themes and motifs from that of the 1930s. In the 1930s it was the supply of liquor in Chicago's East Side that was at issue. In the 1950s the fate of a nation was under threat externally from the Russians, or internally from the Mafia in films whose stories were taken not from the front pages of the nation's newspapers but from the Kefauver Commission on Crime.
Meanwhile, in the American cinema generally, socially oriented films turned increasingly inwards, to courtship, marriage, the family, and domestic issues. Sexuality, too, in a variety of repressed yet explicit ways ( Doris Day and Elizabeth Taylor, Marlon Brando and Rock Hudson) became the centre of attraction of a whole range of films. As a result of these shifts in concerns, the classic narrative strategies perfected by the gangster films of the 1930s and films noir of the 1940s no longer seemed to have an outlet. Instead, the shift to domesticity produced a new focus for the perennial interest in crime and criminality, in the form of films about teenagers and young delinquents and their relationships to authority and to their families. The underworld had found its way into the American home.
Cameron, Ian ( 1975), A Pictorial History of Crime Films.
Cook, Pam, and Johnston, Claire ( 1974), "The Place of Women in the Films of Raoul Walsh".
Denning, Michael ( 1987), Mechanic Accents.
Tyler, Parker ( 1947), Magic and Myth of the Movies.
Warshaw, Robert ( 1948), "The Gangster as Tragic Hero".
According to French director François Truffaut, the history of the cinema follows two lines of descent, one deriving from Lumière and basically realistic, and the other deriving from Méliès and involving the creation of fantasy. Though the division is historically dubious, it is nevertheless possible to draw a broad distinction between films (and film genres) which operate generally within the confines of verisimilitude -- events which happen according to natural possibilities-and those which defy or extend verisimilitude by portraying events which fall outside natural confines.
The types of film which modern audiences would most readily identify as falling into the second category are, broadly, three: horror, science fiction (SF), and fantasy adventure. These are perceived as distinct genres which have in common the fact that each imaginatively constructs alternative -- 'fantastic' -- worlds and tells stories of impossible experiences that defy rational logic and currently known empirical laws. Furthermore, by exploiting the fantastic elements of their narratives and by utilizing and foregrounding a range of cinematic practices identified as 'special effects', all three genres tend to make these worlds and experiences ostentatiously concrete and visible. All three, quite literally, 'realize' the imagination. 'Horror,' writes Tom Hutchison ( 1974), 'is the appalling idea given sudden flesh; science fiction is the improbable made possible within the confines of a technological age.' And fantasy adventure and romance is the appealing and impossible personal wish concretely and objectively fulfilled.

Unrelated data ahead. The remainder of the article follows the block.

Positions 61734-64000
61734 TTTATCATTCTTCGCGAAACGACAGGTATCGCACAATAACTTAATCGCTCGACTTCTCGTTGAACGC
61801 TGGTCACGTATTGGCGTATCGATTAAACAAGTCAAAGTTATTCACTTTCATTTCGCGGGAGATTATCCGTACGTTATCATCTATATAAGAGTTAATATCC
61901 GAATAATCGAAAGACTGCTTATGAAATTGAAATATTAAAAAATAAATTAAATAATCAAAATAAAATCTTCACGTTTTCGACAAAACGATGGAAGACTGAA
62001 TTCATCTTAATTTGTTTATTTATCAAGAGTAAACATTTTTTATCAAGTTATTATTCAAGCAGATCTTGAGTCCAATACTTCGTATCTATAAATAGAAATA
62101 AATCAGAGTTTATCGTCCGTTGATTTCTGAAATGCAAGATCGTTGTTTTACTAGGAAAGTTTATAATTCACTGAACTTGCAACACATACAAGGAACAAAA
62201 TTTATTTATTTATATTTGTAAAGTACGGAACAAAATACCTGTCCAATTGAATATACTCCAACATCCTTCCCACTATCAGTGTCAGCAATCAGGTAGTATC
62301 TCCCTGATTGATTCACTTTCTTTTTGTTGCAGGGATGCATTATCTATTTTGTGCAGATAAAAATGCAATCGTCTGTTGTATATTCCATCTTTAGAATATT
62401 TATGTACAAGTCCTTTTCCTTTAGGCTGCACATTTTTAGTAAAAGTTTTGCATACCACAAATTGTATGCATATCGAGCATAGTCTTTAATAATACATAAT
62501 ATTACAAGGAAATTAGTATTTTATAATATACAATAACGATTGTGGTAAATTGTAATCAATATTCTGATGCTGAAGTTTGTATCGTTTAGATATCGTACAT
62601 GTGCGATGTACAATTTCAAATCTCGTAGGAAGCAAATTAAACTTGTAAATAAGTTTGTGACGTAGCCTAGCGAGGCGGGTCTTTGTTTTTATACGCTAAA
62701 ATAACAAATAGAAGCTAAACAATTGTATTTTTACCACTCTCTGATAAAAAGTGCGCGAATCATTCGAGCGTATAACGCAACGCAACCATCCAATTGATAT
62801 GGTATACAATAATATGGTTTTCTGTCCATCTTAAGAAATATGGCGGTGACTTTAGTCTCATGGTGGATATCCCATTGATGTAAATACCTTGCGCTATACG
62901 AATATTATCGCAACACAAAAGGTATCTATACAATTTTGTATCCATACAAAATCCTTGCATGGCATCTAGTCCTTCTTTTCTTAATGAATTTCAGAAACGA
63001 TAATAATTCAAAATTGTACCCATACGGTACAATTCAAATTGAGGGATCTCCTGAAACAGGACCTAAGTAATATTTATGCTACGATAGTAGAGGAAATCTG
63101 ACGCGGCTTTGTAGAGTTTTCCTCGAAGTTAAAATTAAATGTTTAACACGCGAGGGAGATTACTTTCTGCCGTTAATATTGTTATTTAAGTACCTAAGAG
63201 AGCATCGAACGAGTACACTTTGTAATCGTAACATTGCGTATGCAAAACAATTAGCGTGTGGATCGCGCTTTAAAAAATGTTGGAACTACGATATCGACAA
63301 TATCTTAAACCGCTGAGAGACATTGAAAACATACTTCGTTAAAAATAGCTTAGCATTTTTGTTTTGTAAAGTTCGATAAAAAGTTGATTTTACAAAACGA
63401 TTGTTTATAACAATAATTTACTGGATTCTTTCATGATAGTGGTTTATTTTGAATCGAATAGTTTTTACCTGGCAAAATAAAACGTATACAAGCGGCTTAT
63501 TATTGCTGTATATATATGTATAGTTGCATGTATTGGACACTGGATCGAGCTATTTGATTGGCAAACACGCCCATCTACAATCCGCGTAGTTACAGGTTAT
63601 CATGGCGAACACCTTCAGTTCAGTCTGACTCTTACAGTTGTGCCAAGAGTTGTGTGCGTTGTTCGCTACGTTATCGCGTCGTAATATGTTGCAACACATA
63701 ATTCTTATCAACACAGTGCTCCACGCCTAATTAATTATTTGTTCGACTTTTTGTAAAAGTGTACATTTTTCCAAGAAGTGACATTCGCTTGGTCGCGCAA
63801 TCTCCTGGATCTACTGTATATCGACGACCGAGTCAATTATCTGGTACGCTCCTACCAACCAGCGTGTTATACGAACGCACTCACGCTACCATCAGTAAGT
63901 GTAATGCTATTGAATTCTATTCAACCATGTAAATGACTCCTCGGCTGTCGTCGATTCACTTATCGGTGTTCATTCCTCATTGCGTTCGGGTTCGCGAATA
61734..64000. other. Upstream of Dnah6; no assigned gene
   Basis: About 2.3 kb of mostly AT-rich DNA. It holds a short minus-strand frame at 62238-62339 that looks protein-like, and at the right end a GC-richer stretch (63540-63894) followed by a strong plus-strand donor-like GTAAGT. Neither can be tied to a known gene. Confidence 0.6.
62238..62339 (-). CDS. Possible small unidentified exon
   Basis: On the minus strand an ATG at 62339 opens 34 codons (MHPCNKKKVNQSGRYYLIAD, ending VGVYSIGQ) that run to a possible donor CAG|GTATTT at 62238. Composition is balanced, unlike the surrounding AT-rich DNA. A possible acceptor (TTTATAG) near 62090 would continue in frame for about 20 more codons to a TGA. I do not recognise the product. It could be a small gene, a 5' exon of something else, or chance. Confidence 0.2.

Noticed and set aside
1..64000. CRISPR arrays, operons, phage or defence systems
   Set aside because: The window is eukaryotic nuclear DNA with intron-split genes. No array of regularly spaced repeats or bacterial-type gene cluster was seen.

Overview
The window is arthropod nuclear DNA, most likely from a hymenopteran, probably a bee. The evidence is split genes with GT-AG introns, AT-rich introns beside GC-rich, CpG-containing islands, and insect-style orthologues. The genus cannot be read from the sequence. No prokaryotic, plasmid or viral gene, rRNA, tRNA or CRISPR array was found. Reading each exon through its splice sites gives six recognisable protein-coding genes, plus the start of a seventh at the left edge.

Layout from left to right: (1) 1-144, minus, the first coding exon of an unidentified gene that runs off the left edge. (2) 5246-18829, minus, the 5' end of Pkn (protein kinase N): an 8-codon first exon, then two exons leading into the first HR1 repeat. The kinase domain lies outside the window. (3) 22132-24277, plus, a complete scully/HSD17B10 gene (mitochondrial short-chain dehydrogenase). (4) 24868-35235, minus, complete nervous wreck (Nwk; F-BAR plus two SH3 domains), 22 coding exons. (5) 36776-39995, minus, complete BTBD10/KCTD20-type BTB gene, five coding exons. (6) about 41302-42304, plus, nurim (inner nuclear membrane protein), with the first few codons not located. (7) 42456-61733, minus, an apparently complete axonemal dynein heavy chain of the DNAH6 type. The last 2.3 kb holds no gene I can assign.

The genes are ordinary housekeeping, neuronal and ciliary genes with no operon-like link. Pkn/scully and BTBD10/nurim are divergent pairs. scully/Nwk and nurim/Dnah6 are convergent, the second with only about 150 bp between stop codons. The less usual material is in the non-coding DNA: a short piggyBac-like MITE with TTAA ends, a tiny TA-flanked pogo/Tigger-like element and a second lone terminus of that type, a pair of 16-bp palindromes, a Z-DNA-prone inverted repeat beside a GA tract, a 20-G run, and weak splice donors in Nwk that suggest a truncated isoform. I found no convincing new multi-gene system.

More radically, however, it has been argued that most, if not all, films are in some respect fantasies, in that they produce illusions based on the manipulation of an original pro-filmic event by various forms of photographic and montage effect. Fantasy genres, therefore, represent a special case of what is, and always has been, a general characteristic of cinema as a whole. Certainly much early cinema was reflexively fascinated by its own 'fantastic' subversion of the physical laws of space-time and causality to which spectators were subjected. It recognized the medium's inherent illusionism and 'trickality', first in plotless displays of cinematic magic and then in narratives that foregrounded the cinema's ability to realize alternative spatio-temporal frameworks and 'impossible' experiences. A film like Georges Méliès's A Trip to the Moon ( 1902) enacts the transformation of the cinema as an impossible world constituted by special effects into a cinema about impossible worlds with special properties. It was only later that the cinema's ontological trickality was displaced into fantastic narratives and commercially exploited in the genres to which the name fantasy is attached. Meanwhile in the more ordinary run of films (which often employ many of the same artificial studio techniques as their fantasy counterparts), the trick element is suppressed and artifice is concealed as nature.
It is worth asking, in this context, why certain other types of film in which non-naturalistic elements are predominant -- avant-garde films, animation, musicals, and biblical epics for example -- are not generally included in the generic category of fantasy. An answer to this question is quite revealing about the way the cinema operates,
Questia, a part of Gale, Cengage Learning. www.questia.com
Publication information: Book title: The Oxford History of World Cinema. Contributors: Geoffrey Nowell-Smith - Editor. Publisher: Oxford University Press. Place of publication: Oxford. Publication year: 1997. Page number: 312.